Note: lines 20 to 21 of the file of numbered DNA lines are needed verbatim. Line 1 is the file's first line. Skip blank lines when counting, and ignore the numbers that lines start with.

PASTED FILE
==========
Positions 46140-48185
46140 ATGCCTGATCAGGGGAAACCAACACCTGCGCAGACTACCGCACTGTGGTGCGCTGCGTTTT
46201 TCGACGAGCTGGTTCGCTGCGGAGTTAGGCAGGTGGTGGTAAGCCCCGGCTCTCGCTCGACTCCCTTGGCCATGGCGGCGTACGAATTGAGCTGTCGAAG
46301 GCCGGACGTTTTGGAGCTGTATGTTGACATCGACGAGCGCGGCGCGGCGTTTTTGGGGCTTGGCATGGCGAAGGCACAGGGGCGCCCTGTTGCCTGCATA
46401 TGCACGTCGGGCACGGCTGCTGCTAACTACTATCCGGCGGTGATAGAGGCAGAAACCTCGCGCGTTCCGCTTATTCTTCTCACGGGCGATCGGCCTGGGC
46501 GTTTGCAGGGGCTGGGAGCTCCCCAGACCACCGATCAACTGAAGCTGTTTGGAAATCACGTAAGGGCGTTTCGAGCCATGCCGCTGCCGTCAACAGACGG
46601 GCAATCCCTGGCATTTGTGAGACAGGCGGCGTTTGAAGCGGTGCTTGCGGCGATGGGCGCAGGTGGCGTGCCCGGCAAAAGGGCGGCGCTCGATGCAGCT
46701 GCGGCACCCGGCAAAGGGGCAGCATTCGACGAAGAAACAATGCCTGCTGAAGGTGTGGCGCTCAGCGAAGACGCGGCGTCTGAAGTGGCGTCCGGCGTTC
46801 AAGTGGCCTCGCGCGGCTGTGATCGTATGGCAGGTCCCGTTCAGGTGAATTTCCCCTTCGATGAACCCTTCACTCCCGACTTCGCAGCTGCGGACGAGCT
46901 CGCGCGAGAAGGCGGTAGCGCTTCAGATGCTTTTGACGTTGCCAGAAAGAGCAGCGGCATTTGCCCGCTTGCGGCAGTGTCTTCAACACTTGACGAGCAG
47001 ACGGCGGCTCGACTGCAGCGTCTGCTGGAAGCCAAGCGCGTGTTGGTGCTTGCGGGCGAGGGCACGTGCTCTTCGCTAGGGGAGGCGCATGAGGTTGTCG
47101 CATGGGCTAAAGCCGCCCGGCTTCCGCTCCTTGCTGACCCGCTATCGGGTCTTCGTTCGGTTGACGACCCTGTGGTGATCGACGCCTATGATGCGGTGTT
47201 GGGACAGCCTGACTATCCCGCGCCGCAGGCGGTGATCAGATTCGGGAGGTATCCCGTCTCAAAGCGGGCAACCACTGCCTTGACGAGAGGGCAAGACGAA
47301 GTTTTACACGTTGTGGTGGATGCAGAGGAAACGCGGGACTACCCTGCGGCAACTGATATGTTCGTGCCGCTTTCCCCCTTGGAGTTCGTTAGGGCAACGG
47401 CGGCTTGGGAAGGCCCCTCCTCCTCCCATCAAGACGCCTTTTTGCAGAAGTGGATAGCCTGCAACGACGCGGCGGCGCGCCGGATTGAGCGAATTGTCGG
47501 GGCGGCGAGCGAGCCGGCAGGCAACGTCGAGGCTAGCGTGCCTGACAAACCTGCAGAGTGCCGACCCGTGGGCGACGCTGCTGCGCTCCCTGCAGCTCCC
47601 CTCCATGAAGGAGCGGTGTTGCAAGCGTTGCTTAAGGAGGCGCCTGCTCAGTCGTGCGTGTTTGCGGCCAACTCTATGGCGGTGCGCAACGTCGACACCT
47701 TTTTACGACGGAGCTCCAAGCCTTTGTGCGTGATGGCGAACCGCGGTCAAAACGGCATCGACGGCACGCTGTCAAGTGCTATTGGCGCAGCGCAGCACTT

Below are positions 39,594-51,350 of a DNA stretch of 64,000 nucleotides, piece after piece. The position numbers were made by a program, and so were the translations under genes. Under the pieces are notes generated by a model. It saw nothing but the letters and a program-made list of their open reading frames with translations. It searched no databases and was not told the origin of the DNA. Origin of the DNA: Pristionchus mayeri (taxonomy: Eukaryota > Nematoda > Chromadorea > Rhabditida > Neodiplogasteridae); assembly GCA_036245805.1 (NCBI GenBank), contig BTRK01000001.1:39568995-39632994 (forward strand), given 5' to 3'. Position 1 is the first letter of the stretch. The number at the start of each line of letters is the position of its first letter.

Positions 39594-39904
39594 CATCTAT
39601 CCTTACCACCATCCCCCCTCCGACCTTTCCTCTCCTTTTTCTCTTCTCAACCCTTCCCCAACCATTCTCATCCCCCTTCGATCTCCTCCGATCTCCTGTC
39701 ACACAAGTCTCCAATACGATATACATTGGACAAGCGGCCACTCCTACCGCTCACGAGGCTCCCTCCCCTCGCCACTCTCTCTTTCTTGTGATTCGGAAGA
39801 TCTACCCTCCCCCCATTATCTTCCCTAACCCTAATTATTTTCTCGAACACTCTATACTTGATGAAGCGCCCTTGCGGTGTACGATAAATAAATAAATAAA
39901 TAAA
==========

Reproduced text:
Positions 39594-39904
39594 CATCTAT